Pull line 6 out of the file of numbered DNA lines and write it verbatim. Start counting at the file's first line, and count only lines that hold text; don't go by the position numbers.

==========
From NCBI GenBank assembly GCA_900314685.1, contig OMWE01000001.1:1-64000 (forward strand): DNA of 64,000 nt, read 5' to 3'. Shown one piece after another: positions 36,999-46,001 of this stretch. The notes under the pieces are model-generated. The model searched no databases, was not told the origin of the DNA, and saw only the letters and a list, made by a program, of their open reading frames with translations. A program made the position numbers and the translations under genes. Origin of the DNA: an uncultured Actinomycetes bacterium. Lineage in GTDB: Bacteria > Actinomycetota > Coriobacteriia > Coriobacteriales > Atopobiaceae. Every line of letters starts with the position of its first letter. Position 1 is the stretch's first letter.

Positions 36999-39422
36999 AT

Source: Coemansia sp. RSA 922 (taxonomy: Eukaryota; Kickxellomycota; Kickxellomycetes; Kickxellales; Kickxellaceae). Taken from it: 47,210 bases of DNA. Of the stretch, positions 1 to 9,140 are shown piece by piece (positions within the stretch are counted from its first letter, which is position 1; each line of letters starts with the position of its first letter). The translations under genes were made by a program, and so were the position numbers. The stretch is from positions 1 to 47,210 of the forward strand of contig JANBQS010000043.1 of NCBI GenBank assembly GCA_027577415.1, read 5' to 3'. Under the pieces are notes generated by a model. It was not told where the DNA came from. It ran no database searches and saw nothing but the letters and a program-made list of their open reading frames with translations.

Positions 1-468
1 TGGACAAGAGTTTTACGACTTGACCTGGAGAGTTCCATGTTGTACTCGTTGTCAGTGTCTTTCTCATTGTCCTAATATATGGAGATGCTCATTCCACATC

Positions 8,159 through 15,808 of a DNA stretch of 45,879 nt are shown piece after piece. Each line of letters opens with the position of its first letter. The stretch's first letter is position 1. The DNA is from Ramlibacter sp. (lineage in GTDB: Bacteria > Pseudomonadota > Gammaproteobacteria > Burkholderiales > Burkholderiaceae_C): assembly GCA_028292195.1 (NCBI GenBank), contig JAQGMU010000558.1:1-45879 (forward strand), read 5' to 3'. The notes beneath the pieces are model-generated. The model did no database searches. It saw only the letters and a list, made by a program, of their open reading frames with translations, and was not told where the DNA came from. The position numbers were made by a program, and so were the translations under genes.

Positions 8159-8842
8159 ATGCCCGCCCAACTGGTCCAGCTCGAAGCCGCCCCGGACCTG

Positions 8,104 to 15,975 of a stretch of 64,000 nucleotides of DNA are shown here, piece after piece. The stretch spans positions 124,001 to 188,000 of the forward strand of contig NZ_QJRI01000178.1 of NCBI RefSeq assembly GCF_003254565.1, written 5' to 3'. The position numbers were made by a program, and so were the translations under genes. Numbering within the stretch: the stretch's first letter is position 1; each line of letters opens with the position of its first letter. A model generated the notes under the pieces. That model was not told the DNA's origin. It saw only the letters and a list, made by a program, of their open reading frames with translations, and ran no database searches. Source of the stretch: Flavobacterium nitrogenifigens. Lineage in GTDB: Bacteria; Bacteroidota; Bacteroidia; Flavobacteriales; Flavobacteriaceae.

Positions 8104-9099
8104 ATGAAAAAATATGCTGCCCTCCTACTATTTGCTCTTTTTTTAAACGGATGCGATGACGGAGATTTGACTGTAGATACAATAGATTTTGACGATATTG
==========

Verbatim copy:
1 TGGACAAGAGTTTTACGACTTGACCTGGAGAGTTCCATGTTGTACTCGTTGTCAGTGTCTTTCTCATTGTCCTAATATATGGAGATGCTCATTCCACATC